A Positive Outlook
Health problems can be so disheartening. Even minor problems like a sprained joint or a flu can temporarily shake your confidence. Recently, I strained my wrist in yoga. The pain got bad enough that I had to take 10 days off from practice. When I got back, I had lost flexibility in the rest of my body. Even worse, I found myself so afraid of re-injury that I was doing only a shadow of my previous practice. It took only ten days to recover from the pain, but the climb back to my previous level of health will take much longer. However, the best thing I can do to speed up my recovery is maintain a positive attitude.
Studies show that our attitude during healing dramatically effects how quickly and how completely we heal. In 16 studies done over 30 years which looked at patients recovery after surgery, researchers consistently found that “In each case the better a patient’s expectations about how they would do after surgery or some health procedure, the better they did.” Positive thinking reliably predicts a faster and more complete recovery.
A positive outlook also has a well established link to longer life and better health, as evidenced by an article published in the Chicago Tribune in 2013: “Thousand of articles in virtually all popular, medical, health and news journals tout the benefits of PMA [Positive Mental Attitude] on longevity and many other positive aspects of aging,” says Dr. Peter Norvid, a geriatric specialist treating patients at Adventist Hinsdale and La Grange Memorial hospitals and medical director for Heartland Hospice. “Optimistic people live longer, have closer personal relationships and are able to deal with the negative things that happen to them in a way that allows them to continue to be able to be there for others so that others can help them.”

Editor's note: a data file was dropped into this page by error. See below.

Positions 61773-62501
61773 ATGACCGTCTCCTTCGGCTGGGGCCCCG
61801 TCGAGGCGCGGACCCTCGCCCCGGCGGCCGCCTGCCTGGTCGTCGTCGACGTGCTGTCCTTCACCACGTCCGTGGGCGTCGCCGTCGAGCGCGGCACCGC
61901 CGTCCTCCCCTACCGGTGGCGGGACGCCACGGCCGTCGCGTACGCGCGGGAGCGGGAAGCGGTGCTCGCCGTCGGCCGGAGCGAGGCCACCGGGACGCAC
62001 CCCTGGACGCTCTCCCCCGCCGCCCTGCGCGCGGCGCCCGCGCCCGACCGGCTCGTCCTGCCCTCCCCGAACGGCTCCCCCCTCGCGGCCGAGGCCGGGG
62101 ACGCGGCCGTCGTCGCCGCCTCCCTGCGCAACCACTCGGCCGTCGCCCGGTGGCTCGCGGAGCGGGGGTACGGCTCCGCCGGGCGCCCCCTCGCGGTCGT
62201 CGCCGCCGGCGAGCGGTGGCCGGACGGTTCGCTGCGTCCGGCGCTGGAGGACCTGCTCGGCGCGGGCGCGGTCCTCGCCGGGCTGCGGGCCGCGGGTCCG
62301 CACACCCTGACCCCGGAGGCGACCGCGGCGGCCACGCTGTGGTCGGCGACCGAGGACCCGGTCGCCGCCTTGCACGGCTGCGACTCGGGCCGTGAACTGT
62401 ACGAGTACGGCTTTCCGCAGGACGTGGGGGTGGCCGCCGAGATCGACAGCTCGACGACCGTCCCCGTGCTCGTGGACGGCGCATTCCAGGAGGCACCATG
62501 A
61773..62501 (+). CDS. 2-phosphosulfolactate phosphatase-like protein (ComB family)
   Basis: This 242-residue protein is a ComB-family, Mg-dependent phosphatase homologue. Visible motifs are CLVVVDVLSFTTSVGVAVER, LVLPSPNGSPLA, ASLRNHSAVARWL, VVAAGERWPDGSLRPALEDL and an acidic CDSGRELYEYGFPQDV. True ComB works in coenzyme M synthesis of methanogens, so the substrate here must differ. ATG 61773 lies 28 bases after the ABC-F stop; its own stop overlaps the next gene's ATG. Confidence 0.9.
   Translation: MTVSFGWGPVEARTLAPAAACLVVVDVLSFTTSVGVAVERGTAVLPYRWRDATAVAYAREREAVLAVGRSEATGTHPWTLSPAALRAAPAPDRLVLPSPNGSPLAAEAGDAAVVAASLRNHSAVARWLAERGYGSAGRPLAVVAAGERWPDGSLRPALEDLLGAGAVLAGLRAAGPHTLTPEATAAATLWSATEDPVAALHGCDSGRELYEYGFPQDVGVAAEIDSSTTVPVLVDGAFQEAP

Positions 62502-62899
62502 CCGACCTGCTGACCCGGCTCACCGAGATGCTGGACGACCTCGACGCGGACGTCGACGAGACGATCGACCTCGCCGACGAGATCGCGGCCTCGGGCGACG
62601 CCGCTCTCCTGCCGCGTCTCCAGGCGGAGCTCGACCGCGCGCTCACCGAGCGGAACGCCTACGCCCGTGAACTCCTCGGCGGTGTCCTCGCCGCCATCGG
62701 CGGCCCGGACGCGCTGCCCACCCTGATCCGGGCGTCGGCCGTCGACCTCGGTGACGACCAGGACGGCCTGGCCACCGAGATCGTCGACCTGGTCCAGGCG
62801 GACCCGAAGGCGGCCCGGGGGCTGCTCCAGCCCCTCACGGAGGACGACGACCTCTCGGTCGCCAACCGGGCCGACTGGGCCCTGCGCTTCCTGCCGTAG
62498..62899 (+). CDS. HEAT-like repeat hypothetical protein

However, maintaining a positive outlook in the face of illness, injury or chronic pain is much easier said than done. It’s on par with looking at an empty bank account saying “I will be financially stable one day” or having the perspective during the despair of heartbreak to say and believe “one day I will fall in love again and will be truly happy.” It is a tall order to be surrounded by ill health and to somehow summon the mental strength to look at the path of healing optimistically.
A Journey of Many Steps
When I coach people healing from chronic pain or illness, our first milestone is to firmly entrench a belief that they can and will (eventually) heal. The healing process is a journey of many steps. If you’re driving from Maine to California, you can buy a map to show you the route. You may doubt what you hear about California, but you will have no doubt that it exists. Traveling to known places can be scary but it’s pretty easy because the route is well worn and already mapped. Now, there may be someone in Maine who doesn’t believe California is a real place, in which case he is very unlikely ever to take to journey to get there.
The path of healing unfolds for us individually. There are healers and friends who can show you part of your route, but there is no one map that applies to everyone. That is why believing that you can heal is of tantamount importance. It is impossible to find a place you don’t believe exists. The world is rich with doctors and healers, but to find the right help in the right timing you have to have the faith to step out of your comfort zone and try and try until you get it right. This faith starts with the simple belief that “I can heal, there is a way out of this for me, I don’t see it now, but other people have found their way and I will too.”
Find Your Compass
If you are dealing with chronic pain, injury or illness, look up stories of people that have healed. Do whatever it takes to realize that you can heal, that there is a pathway out, and that you (too) can do it. There may not be a map to healing, but faith that you can heal is a powerful compass and will help you find your way.
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